Medicare and Lift Chairs

Published by Steve Hedberg on October 16, 2008 Under Medicare

Medicare went into effect in July of 1965 and was signed by President Lyndon B. Johnson. It helps many people, who might not be able to otherwise afford health insurance, get the coverage they deserve and need. In addition to covering the cost of trips to doctors office and trips to the hospital, Medicare also covers many types of Durable Medical Equipment.

The types of durable medical equipment covered by Medicare, is very comprehensive. It includes things like prosthesis, eye glasses, adjustable beds, oxygen, and many other devices. Generally Medicare covers 80% of the cost of these devices, with the insured being responsible for the remaining 20%.

What is Covered

One of the most common questions new users of Medicare asks is, “Will my lift chair be covered by Medicare?” The short answer to this is that Medicare only covers the cost of the lifting mechanism in the chair, which must be electronically controlled and not use springs. This will be around $300.

Why only $300?

To understand why only the lifting mechanism is covered, it is necessary to go back in time to the early eighties. Lift chairs first became popular in the first part of the early 1980′s and like many industries, many of the early developers of these chairs were very disreputable. The general practice was to buy a pre-made recliner and insert a lifting mechanism into the chair.

The lifting mechanism that these disreputable business chose to use, was a spring lifting system. These systems were pretty dangerous, because once it was engaged, there was no way to stop it. When you pushed the up button, the chair went up. If something happened or you pushed the button by accident, the chair was going to move upwards. This was responsible for many accidents, but lift chairs were still very popular because of the great benefits and independence that these chairs offered.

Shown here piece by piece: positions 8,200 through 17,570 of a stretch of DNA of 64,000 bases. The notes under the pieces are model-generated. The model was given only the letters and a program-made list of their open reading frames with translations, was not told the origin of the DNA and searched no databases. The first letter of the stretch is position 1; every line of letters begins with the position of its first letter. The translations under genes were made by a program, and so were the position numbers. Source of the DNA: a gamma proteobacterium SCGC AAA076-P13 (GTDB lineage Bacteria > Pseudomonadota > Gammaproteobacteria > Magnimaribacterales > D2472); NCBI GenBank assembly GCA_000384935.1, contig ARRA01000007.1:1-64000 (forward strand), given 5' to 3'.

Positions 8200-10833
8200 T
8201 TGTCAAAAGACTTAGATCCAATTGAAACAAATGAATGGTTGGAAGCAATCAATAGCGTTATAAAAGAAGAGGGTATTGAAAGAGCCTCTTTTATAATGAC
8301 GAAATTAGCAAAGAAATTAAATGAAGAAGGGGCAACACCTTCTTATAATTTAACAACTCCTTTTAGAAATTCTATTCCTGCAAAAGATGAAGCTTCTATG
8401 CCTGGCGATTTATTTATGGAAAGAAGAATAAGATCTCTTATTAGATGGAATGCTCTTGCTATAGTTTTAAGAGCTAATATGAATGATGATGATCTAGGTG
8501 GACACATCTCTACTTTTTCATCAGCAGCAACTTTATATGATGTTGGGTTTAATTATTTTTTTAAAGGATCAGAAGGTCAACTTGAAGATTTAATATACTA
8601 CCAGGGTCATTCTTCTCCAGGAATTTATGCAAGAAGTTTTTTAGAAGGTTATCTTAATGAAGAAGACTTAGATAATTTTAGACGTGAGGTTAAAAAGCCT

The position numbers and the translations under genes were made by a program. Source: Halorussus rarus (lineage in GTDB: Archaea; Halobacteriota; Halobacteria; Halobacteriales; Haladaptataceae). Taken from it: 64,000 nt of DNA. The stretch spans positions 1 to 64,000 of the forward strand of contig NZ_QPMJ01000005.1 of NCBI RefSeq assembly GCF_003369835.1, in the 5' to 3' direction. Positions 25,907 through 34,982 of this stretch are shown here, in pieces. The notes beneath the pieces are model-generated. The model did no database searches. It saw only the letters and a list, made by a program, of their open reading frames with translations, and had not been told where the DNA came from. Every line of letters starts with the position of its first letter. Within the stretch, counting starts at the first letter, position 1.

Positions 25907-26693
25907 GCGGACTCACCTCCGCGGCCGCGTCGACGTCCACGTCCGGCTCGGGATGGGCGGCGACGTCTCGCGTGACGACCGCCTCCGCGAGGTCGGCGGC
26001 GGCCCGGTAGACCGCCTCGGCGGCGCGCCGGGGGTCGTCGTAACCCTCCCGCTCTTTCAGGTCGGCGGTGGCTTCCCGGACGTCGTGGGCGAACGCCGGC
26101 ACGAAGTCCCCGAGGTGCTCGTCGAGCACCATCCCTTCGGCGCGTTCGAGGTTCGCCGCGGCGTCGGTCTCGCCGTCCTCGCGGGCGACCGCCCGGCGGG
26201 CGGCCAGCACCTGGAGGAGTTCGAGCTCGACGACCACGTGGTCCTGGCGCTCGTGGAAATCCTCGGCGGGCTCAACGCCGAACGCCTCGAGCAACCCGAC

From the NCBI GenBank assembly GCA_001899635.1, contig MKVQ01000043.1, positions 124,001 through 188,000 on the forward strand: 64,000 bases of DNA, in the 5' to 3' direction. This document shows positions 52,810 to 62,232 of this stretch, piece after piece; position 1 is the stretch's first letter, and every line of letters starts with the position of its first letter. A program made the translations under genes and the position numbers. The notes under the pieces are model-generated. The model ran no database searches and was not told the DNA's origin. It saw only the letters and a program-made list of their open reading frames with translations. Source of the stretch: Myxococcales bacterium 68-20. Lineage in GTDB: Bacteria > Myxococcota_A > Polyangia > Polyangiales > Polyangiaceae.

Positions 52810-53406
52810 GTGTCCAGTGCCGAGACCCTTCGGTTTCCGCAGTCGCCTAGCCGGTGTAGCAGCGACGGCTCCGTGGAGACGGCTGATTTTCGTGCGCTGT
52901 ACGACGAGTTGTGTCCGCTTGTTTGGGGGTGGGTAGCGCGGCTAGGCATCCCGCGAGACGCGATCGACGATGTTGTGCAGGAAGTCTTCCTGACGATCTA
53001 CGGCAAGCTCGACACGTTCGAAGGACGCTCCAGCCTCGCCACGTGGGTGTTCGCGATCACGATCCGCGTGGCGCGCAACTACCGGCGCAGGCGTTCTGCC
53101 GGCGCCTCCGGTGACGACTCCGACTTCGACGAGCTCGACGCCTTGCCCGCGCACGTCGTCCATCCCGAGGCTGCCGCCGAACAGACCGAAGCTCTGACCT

During the eighties, as the popularity of lift chairs increased, so did the amount of Medicare claims for these chairs. Between 1984 and 1987, Medicare was paying an average of about $45 million for lift chairs every year. By 1989, this number had increased by about 35% to $60 million a year.

In 1990, Congress voted to change the way lift chairs were covered by Medicare. They decided to only cover the cost of the lifting mechanism and to impose strict requirements on the type of lifting mechanisms that were covered. In order for the lift chair to be covered, they required an electrical lifting system to be installed in the chair.

These strict new requirements, effectively forced most of the disreputable business owners that were still selling spring lift chairs, to change their ways.

Today almost no lift chairs still use a spring lifting system, but some people still sell them, so you need to always make sure that the chair is controlled electronically.

Reputable Companies

Now while many of the companies that were making chairs in the eighties were incredibly disreputable, there were also several that stood up and put the customer first. Specifically Golden Technologies and Pride Mobility both only manufactured custom built lift chairs that used an electrical lifting system. This ideology that put the customer first, is the reason that both of these companies are now the leading manufacturer of lift chairs and other types of home medical equipment.

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